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Individual differences in learning during decision-making may predict specific harms associated with gambling

Article published in Addictive Behaviors

2020.06.18 | Anne-Mette Pedersen

Abstract

Problem gambling has been linked to impairments in decision-making under uncertainty. Problem gamblers are more likely to favor high-risk, high-reward, and short-term gains over more advantageous choice alternatives, and this preference has been linked to impaired learning about decision outcomes. In this paper we link specific learning processes in decision-making to specific harms related to problem gambling. We asked a group of 140 casual gamblers to 1) perform a canonical decision-making task (the Iowa Gambling Task) online, and 2) to complete a self-report survey (the GamTest) designed to measure self-perceived harm caused by their gambling. We used a reinforcement learning model to explain individual differences in the decision task, and related individuals’ model parameters to the specific problem areas reported using the questionnaire. We found that people who learned more from gains than from losses on the task were more likely to report overall gambling problems, and problems specifically related to money. We also found that people whose learning was more driven by the frequency of rewards were more likely to report problems related to the amount of time spent gambling, as well as social problems. We discuss possible psychological and neural processes mediating learning and gambling related harms, and we discuss the relevance of our approach to the diagnosis of problem gambling and its consequences.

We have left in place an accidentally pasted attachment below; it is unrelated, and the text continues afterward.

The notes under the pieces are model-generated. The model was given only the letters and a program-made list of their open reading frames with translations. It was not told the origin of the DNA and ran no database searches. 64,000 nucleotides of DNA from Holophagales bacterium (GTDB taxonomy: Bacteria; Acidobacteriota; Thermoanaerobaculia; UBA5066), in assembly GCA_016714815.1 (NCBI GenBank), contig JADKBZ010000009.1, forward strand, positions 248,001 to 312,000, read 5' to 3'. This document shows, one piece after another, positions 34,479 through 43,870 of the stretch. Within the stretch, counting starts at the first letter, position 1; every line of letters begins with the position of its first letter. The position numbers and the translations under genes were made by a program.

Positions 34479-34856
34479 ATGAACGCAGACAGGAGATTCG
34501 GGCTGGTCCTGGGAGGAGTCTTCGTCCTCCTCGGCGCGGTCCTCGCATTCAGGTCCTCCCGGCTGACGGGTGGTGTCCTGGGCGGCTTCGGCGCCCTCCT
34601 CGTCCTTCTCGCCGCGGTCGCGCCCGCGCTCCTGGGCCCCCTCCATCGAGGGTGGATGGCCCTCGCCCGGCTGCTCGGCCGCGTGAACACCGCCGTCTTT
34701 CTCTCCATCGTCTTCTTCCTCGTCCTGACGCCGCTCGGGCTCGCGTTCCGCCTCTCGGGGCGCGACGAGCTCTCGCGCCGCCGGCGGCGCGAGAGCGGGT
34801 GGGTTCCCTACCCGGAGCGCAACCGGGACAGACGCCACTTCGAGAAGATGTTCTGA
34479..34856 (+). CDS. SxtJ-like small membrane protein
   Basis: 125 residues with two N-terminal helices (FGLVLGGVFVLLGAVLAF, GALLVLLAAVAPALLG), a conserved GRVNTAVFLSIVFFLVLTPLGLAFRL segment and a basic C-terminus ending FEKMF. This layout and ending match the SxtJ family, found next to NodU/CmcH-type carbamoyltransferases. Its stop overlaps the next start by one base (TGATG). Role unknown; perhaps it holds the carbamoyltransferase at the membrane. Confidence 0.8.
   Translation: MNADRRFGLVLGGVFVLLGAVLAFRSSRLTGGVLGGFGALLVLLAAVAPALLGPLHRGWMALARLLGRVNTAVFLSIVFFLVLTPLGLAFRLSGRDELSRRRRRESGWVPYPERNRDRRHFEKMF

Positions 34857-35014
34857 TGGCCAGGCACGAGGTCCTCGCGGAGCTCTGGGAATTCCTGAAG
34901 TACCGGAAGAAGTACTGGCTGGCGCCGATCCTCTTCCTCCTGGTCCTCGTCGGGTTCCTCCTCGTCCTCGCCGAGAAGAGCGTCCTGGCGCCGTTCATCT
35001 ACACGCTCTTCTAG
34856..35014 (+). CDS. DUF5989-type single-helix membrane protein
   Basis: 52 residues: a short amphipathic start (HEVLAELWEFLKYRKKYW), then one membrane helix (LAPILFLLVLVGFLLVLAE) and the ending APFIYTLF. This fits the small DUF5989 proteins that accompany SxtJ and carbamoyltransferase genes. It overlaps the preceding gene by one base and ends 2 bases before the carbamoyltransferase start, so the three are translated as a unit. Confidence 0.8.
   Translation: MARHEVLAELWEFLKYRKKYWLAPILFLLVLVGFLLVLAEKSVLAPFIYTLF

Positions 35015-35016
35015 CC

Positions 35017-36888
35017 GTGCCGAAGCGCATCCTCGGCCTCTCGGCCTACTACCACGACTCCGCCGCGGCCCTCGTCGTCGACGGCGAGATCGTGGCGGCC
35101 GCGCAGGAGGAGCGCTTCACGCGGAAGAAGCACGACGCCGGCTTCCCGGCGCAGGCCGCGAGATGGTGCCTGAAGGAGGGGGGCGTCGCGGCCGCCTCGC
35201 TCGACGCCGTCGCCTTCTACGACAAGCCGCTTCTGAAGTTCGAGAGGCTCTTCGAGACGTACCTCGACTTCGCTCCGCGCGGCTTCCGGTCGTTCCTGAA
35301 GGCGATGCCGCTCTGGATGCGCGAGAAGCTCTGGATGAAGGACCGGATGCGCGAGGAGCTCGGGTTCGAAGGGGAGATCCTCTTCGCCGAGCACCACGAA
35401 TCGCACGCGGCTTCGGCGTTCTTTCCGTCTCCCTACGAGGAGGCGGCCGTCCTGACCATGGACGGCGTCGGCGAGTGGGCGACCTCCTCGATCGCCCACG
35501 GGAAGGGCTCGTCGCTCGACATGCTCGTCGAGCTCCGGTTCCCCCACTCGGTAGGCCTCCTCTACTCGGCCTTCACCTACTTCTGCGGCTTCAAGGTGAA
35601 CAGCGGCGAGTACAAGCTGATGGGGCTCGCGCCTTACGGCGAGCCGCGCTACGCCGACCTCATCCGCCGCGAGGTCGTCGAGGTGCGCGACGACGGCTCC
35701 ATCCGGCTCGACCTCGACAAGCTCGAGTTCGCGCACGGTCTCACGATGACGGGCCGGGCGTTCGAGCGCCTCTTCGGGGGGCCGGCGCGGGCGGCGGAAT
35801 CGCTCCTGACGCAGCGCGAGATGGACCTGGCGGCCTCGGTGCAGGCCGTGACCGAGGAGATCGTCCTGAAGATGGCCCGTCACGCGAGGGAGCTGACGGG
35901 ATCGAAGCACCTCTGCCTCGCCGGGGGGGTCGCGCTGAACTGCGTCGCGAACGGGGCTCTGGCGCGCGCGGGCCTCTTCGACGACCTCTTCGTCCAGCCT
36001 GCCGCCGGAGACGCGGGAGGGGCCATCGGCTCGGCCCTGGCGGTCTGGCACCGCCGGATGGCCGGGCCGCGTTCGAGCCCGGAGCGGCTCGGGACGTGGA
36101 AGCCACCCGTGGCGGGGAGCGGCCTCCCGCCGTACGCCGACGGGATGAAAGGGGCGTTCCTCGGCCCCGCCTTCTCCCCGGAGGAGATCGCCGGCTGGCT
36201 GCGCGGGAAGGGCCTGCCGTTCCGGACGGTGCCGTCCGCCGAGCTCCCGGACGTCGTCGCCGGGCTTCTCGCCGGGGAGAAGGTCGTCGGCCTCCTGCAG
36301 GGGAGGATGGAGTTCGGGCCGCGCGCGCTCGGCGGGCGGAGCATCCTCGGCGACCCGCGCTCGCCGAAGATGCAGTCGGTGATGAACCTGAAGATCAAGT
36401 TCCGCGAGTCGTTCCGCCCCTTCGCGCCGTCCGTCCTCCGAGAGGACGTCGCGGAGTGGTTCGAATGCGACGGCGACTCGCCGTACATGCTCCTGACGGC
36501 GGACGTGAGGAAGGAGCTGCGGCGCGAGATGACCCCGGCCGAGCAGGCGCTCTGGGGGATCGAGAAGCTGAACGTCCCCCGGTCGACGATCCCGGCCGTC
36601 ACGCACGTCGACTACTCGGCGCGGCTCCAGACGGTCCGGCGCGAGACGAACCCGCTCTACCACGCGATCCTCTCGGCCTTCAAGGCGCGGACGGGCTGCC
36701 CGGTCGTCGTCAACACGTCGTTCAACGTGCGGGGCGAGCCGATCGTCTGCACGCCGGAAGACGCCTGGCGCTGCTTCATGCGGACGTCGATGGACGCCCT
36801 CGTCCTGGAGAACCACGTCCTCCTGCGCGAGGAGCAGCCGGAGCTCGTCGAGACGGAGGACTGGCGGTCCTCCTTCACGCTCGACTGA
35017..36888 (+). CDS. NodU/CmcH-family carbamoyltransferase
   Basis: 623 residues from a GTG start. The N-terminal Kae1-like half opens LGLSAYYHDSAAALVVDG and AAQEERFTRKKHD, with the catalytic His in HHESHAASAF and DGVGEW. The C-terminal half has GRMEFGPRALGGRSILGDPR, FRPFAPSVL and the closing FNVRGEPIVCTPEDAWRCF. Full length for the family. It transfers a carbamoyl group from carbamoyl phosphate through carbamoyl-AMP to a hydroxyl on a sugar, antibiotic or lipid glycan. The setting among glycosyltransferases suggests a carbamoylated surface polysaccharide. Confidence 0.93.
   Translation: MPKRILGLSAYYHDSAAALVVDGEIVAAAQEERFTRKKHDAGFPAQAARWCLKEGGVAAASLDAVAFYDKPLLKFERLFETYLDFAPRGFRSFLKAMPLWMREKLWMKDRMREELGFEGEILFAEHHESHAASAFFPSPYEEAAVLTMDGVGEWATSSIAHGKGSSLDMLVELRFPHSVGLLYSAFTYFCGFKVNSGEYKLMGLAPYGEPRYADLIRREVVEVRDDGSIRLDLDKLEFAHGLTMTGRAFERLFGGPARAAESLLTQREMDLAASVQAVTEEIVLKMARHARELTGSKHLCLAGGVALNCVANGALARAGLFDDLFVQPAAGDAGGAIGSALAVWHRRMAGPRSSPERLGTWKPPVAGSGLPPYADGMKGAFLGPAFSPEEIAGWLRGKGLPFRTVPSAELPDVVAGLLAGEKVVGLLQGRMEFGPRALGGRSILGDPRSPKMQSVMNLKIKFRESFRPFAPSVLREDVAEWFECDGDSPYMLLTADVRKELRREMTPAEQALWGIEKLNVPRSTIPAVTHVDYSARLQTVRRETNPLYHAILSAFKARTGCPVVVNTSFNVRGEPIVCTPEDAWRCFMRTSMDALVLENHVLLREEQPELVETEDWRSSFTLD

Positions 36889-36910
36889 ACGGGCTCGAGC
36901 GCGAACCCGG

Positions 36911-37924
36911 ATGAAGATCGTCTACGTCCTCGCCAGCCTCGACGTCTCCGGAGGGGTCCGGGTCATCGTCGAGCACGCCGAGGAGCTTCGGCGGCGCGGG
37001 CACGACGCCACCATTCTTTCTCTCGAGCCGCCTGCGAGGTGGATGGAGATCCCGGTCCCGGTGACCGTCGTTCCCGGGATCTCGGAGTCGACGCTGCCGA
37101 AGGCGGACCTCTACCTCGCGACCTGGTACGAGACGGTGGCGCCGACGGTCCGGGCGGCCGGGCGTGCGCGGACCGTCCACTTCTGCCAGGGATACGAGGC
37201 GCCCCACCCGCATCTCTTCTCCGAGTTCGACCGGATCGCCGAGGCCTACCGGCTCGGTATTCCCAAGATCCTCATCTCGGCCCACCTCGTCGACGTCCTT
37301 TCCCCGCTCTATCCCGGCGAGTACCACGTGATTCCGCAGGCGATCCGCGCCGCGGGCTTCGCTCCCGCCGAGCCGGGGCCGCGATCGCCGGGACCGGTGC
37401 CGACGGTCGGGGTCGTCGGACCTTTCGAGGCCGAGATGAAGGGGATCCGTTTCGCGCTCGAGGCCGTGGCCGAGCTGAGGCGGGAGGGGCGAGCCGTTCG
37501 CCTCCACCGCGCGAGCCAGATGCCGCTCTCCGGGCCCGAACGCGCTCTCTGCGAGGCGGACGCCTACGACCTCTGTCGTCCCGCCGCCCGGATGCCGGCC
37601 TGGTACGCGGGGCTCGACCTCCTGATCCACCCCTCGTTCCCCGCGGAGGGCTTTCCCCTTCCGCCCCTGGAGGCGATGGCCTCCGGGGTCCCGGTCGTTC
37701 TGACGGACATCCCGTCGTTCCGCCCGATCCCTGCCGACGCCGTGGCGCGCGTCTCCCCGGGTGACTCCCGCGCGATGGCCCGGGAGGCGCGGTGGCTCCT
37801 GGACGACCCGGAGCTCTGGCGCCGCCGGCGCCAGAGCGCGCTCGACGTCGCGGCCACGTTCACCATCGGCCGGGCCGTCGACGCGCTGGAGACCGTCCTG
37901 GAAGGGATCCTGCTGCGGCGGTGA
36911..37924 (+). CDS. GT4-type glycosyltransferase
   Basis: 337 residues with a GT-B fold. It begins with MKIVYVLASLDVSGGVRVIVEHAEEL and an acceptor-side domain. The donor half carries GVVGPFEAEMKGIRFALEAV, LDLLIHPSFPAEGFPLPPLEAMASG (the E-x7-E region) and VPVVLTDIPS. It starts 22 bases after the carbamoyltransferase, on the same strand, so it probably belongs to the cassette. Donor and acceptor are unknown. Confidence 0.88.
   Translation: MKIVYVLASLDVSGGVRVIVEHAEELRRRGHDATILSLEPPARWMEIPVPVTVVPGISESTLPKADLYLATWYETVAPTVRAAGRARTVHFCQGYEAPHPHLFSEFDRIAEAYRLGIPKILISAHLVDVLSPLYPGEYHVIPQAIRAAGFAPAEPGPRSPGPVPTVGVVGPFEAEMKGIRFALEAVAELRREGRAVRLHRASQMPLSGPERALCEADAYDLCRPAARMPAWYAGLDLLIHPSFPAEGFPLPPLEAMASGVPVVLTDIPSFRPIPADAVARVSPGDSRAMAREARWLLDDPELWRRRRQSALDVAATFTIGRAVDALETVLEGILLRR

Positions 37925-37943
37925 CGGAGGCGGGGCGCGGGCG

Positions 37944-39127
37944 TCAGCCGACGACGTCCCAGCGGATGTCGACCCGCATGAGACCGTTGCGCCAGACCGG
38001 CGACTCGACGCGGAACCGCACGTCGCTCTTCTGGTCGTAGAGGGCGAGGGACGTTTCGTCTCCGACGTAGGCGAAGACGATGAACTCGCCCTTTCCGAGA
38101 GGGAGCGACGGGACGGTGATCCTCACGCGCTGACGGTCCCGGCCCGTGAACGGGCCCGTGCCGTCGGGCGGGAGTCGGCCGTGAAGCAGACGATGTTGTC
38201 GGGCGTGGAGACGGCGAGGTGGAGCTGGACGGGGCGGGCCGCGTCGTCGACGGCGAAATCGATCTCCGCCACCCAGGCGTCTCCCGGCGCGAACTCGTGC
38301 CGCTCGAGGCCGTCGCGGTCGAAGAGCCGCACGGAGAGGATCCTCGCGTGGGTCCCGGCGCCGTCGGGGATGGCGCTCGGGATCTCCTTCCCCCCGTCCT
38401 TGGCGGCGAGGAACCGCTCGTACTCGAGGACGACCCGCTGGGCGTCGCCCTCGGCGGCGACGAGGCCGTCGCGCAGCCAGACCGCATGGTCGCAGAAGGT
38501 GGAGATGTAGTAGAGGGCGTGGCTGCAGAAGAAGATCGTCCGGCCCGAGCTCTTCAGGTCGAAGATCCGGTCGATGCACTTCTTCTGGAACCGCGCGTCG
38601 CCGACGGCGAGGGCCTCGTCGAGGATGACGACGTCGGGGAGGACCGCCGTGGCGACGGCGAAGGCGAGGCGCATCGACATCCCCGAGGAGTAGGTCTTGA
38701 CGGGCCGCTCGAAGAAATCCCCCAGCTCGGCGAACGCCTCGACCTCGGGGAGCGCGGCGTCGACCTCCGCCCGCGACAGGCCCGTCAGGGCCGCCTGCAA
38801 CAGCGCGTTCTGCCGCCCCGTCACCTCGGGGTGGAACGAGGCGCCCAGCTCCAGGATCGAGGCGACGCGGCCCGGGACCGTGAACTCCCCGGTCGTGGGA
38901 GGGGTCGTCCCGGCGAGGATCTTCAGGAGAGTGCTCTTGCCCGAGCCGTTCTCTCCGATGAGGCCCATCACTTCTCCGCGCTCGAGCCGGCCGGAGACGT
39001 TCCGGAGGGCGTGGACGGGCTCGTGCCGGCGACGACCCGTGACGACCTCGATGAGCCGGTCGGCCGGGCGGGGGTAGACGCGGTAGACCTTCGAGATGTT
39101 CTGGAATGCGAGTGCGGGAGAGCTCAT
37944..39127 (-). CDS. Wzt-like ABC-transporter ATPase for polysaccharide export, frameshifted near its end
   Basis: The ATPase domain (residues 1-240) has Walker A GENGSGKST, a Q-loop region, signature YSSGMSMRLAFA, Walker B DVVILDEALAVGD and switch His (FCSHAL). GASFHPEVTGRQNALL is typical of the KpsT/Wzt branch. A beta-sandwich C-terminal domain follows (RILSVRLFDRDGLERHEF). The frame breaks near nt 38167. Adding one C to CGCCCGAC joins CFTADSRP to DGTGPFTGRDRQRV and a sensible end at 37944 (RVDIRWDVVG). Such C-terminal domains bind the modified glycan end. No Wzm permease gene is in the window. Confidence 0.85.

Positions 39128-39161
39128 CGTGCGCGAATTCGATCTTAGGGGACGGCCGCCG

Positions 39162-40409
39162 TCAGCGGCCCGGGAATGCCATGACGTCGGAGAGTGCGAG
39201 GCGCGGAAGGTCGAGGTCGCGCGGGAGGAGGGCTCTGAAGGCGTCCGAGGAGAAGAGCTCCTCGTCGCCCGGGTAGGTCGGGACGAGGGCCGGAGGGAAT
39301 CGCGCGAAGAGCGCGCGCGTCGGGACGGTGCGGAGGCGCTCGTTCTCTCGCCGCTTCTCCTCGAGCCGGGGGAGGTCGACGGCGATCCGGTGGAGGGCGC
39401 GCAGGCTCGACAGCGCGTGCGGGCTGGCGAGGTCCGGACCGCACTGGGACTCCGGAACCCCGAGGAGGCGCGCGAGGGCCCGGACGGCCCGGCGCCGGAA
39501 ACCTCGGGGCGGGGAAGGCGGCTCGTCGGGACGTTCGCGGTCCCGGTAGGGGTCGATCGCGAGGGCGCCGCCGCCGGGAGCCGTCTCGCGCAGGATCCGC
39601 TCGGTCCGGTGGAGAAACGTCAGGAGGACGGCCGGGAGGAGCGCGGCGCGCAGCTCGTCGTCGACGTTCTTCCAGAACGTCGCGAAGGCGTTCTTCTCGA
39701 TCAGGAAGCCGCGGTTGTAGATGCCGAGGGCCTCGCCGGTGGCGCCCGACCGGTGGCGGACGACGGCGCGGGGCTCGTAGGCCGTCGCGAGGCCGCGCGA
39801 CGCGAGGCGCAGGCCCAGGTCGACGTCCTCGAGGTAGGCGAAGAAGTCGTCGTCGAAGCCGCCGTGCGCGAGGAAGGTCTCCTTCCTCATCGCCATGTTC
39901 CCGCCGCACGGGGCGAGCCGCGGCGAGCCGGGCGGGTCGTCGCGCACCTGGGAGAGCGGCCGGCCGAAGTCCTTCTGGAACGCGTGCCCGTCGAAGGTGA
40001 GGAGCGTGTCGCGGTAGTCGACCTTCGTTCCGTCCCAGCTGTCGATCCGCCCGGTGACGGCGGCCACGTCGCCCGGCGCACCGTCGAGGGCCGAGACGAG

Article

Kildahl, N., Hansen, S., Brevers, D. and Skewes, j.: Individual differences in learning during decision-making may predict specific harms associated with gambling. Addictive Behaviors, Volume 110, November 2020.

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Contact

Joshua Skewes, Associate Professor
IMC and School of Communication and Culture

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